Speaking of Kaspersky Antihacker, it was integrated into Kaspersky Internet Security 6.0, according to the review of Kaspersky Anti-hacker I linked earlier. According to http://usa.kaspersky.com/products_services/internet-security.php the current version is Internet Security 7.0 and, under "Key Features", it lists Antivirus, Spyware, Spam and Anti-Hacker (e.g. firewall) protection. It seems that companies have shifted away from separate antivirus spyware and firewall products in favor of a "suite" of products with an integrated user interface. It's going to be hard to keep the Firewalls article current, and also take into account that people may still be using older versions. We should make sure we include current links to the forums or support sites for all these programs, where people can get more detailed help, since after all, we can't be expected to be experts on configuring all of them. Alice 14:27, 26 September 2007 (UTC)
Some of our folks have considerable experience with multiple security products. See Is "security" software the root of all evil?. I would think we can and should give general information on what these programs can do -- which is JUST ABOUT ANYTHING THEY WANT TO DO. And that advice probably ought to be pervasive. Standard Diagnostic? Check your security software. Details and links to more info here. Browser displayed sideways? Security software. Missing any children or pets? Yep, your security software did it. Can't watch You-Tube at work? Ask your boss. Well, you get the idea.--AnotherGuest. 17:57, 26 September 2007 (UTC)

Stealth offline state in Firefox 3.0.1

Firefox 3.0.1 seems to have a bug that seems to create a stealth offline state. This is what I mean:

Firefox will be downloading from a web site then encounter an error, and it'll display the "Failed to connect" page. Subsequent attempts to connect to that site fail; however, Firefox can continue to contact other web sites.

This happens very often with FX 3.0.1; I've discovered that when this happens, it's helpful to "go offine" and "go online" within Firefox. I "go offline" using "File-> Work offline," and I go online by using "File-> Work online." This seems to clear some internal state used by Firefox.

It seems that, sometimes after a downloading error occurs, Firefox enters a "stealth" offline state that blocks only the site that experienced the error; toggling the offline state seems to clear the status. I think this should be added to the article.--Mumia-w-18 04:23, 7 August 2008 (UTC)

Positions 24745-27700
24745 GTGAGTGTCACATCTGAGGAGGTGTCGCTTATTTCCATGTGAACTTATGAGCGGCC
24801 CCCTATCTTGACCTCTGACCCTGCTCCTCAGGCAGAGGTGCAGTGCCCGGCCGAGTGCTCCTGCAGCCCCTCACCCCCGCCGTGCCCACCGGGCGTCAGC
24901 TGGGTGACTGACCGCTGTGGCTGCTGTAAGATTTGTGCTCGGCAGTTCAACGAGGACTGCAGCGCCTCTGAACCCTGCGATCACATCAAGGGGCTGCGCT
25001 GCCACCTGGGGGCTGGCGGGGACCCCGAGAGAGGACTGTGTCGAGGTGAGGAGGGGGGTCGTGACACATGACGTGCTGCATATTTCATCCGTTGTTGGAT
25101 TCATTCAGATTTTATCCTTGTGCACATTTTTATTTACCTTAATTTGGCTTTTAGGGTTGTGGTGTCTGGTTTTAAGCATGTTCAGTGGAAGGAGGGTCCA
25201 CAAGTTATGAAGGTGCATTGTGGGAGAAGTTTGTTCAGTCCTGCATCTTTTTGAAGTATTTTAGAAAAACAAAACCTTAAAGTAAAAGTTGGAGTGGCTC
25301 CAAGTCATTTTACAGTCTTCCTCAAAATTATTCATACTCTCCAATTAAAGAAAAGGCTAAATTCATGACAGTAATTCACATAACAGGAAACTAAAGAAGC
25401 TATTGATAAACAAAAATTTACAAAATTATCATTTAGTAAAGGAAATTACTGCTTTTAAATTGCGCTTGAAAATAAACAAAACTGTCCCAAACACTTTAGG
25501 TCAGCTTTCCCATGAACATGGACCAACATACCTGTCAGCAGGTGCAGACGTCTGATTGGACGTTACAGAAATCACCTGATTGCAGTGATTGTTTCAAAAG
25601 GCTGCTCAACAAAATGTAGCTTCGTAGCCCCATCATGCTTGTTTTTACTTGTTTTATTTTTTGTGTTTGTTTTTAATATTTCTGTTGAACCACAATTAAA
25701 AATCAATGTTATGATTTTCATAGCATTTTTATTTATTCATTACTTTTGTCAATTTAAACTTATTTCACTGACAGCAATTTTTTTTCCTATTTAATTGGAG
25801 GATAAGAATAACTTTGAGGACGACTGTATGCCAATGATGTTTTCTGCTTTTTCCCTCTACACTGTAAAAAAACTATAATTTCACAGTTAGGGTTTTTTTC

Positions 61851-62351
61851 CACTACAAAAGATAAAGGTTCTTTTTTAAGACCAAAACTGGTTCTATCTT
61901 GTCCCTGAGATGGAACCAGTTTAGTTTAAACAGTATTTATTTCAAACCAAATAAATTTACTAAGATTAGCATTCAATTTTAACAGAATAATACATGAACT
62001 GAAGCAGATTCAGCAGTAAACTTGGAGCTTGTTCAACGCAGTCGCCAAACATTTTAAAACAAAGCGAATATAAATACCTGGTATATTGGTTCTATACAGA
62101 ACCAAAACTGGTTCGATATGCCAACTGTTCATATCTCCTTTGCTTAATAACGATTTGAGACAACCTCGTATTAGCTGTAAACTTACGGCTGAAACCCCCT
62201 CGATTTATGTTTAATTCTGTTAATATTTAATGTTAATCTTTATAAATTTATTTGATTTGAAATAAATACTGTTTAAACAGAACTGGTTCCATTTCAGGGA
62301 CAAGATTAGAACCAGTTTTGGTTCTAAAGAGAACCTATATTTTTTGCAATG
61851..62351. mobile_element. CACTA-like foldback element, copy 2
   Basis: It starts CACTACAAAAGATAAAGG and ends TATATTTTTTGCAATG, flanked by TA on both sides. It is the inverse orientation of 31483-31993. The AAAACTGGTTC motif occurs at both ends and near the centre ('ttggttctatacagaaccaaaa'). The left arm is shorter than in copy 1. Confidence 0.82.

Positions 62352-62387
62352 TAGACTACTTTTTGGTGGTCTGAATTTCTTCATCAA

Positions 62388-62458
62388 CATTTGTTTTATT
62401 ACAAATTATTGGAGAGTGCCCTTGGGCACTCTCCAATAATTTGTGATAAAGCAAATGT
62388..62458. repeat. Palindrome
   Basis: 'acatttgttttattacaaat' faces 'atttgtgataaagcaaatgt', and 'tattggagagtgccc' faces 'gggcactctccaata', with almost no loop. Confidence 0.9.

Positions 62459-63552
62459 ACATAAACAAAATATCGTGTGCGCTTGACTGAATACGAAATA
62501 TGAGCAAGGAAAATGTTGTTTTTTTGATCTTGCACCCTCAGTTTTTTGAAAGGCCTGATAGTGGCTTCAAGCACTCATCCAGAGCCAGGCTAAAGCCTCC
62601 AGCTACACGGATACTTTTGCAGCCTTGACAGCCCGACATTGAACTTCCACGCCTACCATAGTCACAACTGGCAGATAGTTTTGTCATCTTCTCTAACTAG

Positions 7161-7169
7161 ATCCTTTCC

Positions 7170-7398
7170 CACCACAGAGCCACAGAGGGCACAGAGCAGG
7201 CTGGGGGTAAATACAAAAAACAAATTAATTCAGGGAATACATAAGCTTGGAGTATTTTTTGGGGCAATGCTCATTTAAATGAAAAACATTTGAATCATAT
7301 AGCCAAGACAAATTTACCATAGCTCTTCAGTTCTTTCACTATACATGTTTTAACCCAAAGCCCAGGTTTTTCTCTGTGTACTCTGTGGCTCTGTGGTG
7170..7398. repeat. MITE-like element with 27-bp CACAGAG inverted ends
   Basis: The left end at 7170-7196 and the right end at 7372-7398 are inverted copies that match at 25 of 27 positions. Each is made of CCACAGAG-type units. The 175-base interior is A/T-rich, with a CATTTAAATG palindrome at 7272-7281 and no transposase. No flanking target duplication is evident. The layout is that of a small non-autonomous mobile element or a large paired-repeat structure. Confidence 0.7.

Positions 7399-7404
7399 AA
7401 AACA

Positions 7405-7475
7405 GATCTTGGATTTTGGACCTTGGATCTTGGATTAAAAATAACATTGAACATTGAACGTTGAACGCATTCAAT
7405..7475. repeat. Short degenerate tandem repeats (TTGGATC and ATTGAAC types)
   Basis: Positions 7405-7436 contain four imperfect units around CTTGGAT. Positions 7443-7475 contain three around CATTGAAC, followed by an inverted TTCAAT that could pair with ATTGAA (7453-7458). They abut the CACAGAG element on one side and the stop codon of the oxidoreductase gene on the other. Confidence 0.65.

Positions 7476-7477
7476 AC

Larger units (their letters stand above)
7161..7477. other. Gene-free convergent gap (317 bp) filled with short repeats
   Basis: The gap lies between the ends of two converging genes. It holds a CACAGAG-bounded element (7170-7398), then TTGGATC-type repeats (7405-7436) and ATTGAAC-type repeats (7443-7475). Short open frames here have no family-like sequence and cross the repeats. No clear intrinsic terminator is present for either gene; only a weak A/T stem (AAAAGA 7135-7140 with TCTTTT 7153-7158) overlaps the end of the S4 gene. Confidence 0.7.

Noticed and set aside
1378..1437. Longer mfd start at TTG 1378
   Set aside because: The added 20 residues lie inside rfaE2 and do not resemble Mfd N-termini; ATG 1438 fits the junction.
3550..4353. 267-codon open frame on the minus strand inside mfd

• Firefox 3.0.1 seems to have a bug that seems to create a stealth offline state. It would be very helpful if you could add a forum post about this, either in the Firefox bugs forum or one of the other Firefox forums. That way, we could link to the forum topic for reference. (For example, here is a forum topic on another offline issue, except in that case, there is no Internet connection.)
  • Firefox will be downloading from a web site then encounter an error, and it'll display the "Failed to connect" page. Could you remind me what that page says? For example, when the Firefox 3 "Work Offline" File menu item is checked, you get an error page that says, Offline Mode. Firefox is currently in offline mode and can't browse the Web.
  • Subsequent attempts to connect to that site fail; however, Firefox can continue to contact other web sites. I'm not sure if you are talking about interrupted file downloads (e.g., the connection to the file server is lost) or whether you are attempting and failing to reload a webpage. In any case, have you tried clearing the cache? Error pages can be cached (that's the first point mentioned in the Error loading some websites section of this article). If the problem only occurs when downloading then the suggestion to go offline and then go back online in Firefox 3 (or to clear the cache, if that also works) may be better placed in the Unable to save or download files article.
  • Nitpick: I "go offline" using "File-> Work offline," and I go online by using "File-> Work online." ??? I don't see "Work online" in Firefox 3.0.1, only a checkmark that can be cleared in front of "Work offline".
Thanks, Alice 14:22, 7 August 2008 (UTC)
I've discovered that the problem was caused by an untrustworthy DNS server--not Firefox. 25px-Face-blush.svg.png --Mumia-w-18 07:28, 16 October 2008 (UTC)
Thanks for the followup. Alice 12:11, 17 October 2008 (UTC)

DNS problems may selectively affect Firefox

Some users consistently report DNS difficulties for Firefox but not for other programs. (See this article, for example.) The usual assumption is that Firefox works through the OS in exactly the same way as nslookup and Windns, but this is not necessarily true in all cases [5]. It turns out that an incorrect DNS address can lead to delays for Firefox only. This is not well understood, but I have added a short paragraph about making sure DNS is set up correctly. Also included (repeated?) a comment that security software can affect DNS on program-by-program basis. User:AnotherGuest. 17 Sept. 2010

Added session expired session

This is one sentence. I'm pretty sure I've seen this problem numerous times, but I don't see any other information on the cause. This section makes the problem searchable. User:AnotherGuest. 22 March 2012